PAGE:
Anyway back to the subject at hand.

The first modern-day Olympic Games were held in Athens in 1896, with 241 athletes (all male) from 14 nations competing in 9 sports with 43 events. Volleyball wasn’t one of them.

Athens hosted its second Summer Games in 2004, this time with 10,625 athletes (4,329 women and 6,296 men) from 201 nations competing in 28 sports with 301 events – including volleyball and beach volleyball. All that progress deserves a tasty Greek treat.

This dish can be prepared with lamb, chicken and pork although the recipe below is best with either lamb or pork. I don’t actually eat lamb so I make it with pork or chicken but some prefer lamb for the better depth of meaty flavour.

Olympic Souvlaki with Tzatziki:

Ingredients:

For the souvlaki

  • 1 kilo boneless pork or lamb (e.g. leg fillet or steaks. I use pork loin)
  • 1 tbsp coriander seeds
  • 2 tsp rigani, or dried oregano
  • 150ml/5fl oz extra virgin olive oil
  • 4 tbsp red wine vinegar
  • 1 onion, grated or very finely chopped
  • 2 bay leaves, roughly torn (if not available omit these)
  • salt and freshly ground black pepper

For the tzatziki

  • ½ cucumber, peeled and finely diced
  • 1 tbsp white or red wine vinegar
  • salt and freshly ground black pepper
  • 150g/5oz thick Greek-style yoghurt (I think you could safely substitute curd here)
  • 1 clove garlic, crushed
  • 1 tbsp fresh mint, finely chopped

Method:

  1. Cut the pork or lamb into 2cm/¾in cubes, trimming off any gristle or other unwanted fat.
  2. Mix all the remaining souvlaki ingredients and then pour over the meat.
  3. Turn so that all the pieces are coated, then cover and leave to marinate for at least two hours, but preferably nearer to 24 hours, in a cool place (or fridge).
  4. To make the tzatziki, spread the cucumber dice out in a colander or sieve, and sprinkle over the vinegar and a little salt.
  5. Leave to drain for one hour, then pat dry with kitchen paper or a clean tea towel.
  6. Mix with the rest of the tzatziki ingredients, then taste and adjust seasoning. Serve either lightly chilled or at room temperature.
  7. Back to the souvlaki. Soak wooden skewers in cold water for an hour or two, and then thread the meat on the skewers. Don’t push the cubes right up against each other, but leave a minuscule gap between each pair, just enough space for the heat to curl round every cube, cooking it evenly.
  8. Preheat either the barbecue or grill or an oiled griddle pan (place over a high heat for about 3-5 minutes), then cook the kebabs close to the heat, or on the griddle pan, turning and brushing occasionally with the leftover marinade, until they are crusty and brown.
Olympic Souvlaki with Tzatziki

Olympic Souvlaki with Tzatziki

Serve sizzling hot, with a wedge of lemon, the tzatziki and warm crispy pitta breads.

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Filed under Meat recipes, Middle Eastern recipes and influences, Salad recipes, Snacks

Healthy Oven Fried Chicken with a Sri Lankan Twist

Ok, ok I have a weakness for KFC. Zinger burgers are pretty tasty (although I hate the KFC chips – greasy, sloppy & anaemic – gah). Yes I know it’s crap fast food and unhealthy so I’ve been trying out some new healthier and spicier variations at home and one of these turned out very nicely so I’m letting you in on the recipe.

The Sri Lankan bit arose from me trying to give traditional fried chicken a little bit more of an ethnic zing. The healthier bit is simply by baking the chicken pieces in the oven instead of deep-frying them. You can still get lovely crispy edges by using the flour, egg, and bread crumb method…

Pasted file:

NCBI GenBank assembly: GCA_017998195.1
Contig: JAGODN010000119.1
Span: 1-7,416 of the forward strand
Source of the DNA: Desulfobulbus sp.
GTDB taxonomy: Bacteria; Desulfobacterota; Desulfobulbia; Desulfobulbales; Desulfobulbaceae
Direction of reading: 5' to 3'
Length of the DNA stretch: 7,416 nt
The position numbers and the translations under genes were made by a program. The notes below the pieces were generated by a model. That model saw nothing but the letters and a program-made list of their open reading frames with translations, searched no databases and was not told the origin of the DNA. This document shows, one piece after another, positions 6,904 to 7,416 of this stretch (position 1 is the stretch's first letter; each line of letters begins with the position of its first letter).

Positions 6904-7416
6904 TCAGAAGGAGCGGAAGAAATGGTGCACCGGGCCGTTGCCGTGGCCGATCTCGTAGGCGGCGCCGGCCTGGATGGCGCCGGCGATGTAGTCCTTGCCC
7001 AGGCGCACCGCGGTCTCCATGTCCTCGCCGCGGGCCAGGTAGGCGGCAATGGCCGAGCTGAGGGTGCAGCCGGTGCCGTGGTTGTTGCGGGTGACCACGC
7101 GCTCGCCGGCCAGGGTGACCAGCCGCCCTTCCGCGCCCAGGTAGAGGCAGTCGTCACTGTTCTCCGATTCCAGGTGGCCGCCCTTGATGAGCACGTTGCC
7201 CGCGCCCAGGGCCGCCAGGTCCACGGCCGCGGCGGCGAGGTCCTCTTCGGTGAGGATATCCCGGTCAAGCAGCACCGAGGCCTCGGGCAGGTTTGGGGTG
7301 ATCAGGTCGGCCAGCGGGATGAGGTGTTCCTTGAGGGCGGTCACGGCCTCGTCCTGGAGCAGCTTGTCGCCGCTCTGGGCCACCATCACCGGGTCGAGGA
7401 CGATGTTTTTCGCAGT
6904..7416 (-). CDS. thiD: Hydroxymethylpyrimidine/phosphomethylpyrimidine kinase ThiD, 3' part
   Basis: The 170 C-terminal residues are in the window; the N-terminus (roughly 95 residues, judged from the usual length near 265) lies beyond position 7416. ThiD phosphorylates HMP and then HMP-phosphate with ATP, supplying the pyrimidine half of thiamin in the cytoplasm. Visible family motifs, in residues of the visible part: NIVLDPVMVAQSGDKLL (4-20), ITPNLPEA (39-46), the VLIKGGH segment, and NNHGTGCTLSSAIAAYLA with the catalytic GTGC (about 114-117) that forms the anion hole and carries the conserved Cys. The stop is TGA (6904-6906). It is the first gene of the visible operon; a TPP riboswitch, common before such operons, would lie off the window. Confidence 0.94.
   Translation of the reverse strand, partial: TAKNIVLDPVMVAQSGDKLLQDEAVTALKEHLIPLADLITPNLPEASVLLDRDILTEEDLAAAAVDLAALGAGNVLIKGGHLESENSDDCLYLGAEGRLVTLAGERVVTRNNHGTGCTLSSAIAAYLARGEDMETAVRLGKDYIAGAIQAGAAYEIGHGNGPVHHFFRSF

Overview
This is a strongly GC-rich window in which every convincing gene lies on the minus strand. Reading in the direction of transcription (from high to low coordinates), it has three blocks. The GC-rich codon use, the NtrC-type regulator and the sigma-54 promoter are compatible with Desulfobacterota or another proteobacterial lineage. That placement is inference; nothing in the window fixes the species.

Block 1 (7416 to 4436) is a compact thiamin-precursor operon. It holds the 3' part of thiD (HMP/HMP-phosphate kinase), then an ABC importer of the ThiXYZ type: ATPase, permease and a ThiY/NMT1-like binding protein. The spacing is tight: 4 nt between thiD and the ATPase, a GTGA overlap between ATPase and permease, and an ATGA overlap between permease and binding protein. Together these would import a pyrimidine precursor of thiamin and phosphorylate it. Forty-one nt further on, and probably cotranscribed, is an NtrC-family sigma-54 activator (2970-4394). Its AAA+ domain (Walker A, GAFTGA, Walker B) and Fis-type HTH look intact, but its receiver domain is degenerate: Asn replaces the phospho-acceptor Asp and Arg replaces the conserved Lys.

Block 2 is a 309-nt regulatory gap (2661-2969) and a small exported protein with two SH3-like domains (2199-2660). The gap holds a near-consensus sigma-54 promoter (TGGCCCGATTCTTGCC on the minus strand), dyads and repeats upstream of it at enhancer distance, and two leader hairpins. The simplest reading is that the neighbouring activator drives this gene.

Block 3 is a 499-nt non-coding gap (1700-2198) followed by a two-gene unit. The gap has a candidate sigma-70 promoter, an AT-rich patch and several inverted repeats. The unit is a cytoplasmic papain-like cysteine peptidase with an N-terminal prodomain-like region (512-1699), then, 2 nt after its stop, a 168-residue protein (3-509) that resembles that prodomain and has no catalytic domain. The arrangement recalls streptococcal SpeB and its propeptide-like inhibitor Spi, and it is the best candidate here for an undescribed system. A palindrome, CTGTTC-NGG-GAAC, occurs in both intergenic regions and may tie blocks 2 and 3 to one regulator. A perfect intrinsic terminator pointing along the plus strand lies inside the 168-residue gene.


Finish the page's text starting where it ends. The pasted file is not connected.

Healthy Oven Fried Chicken with a Sri Lankan Twist:

Ingredients (serves 2 to 4 people):

  • 1 chicken, cut into 8 pieces (wings, drumsticks, thighs, breasts)

For the marinade:

  • 2 cups milk or plain yogurt or curd (I am using “cups” here not because I like the American way of listing ingredients, just because the measurements need not be exact!)
  • 2 cups water
  • 2 tsps roasted curry powder
  • 1 tbsp salt (or 3 to 4 tbsps of soya sauce)
  • 1 tbsp black pepper (freshly crushed pepper corns taste best)
  • 1 tsp garlic powder
  • 1 tsp chilli powder

For the breading:

  • 1 cup wheat flour (see note above about “cups”)
  • 1 tsp unroasted curry powder
  • 1 tsp ground cumin
  • 1 tsp black pepper
  • 1/2 tsp salt
  • 2 eggs
  • 1/2 tsp garlic powder
  • 2 tbsps olive oil
  • 2 cups bread crumbs

Method:

  1. In a large mixing bowl, combine all the ingredients for the marinade. Place the chicken parts in the bowl. If the liquid does not cover the chicken, add more water. Cover and refrigerate for 2 hours (or longer).
  2. After chicken has marinated for 2 hours, set up 3 large soup plates side-by-side.
  3. Preheat oven to 220 degrees Celsius.
  4. In the first plate, mix together the flour, curry powder, and ground cumin.
  5. In the second plate, beat together the two eggs, salt, garlic powder, and olive oil.
  6. In the third plate, put in the bread crumbs.
  7. Take one chicken piece out of the marinade, submerge it in the flour mixture to coat. Next, dunk it in the egg mixture, and finally dredge it in the bread crumbs until completely covered. Place in a oven proof pan. Repeat with the remaining chicken pieces.
  8. Bake at 200 degrees celcius for 35 to 40 minutes, or until chicken is nicely browned AND CRISPY!
Healthy Oven Fried Sri Lankan Chicken

Healthy Oven Fried Sri Lankan Chicken

You can serve this as a main meal with rice and salad or simply as a snack with some chilli sauce. Enjoy.

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Filed under Healthy food, Meat recipes, Sri Lankan food & recipes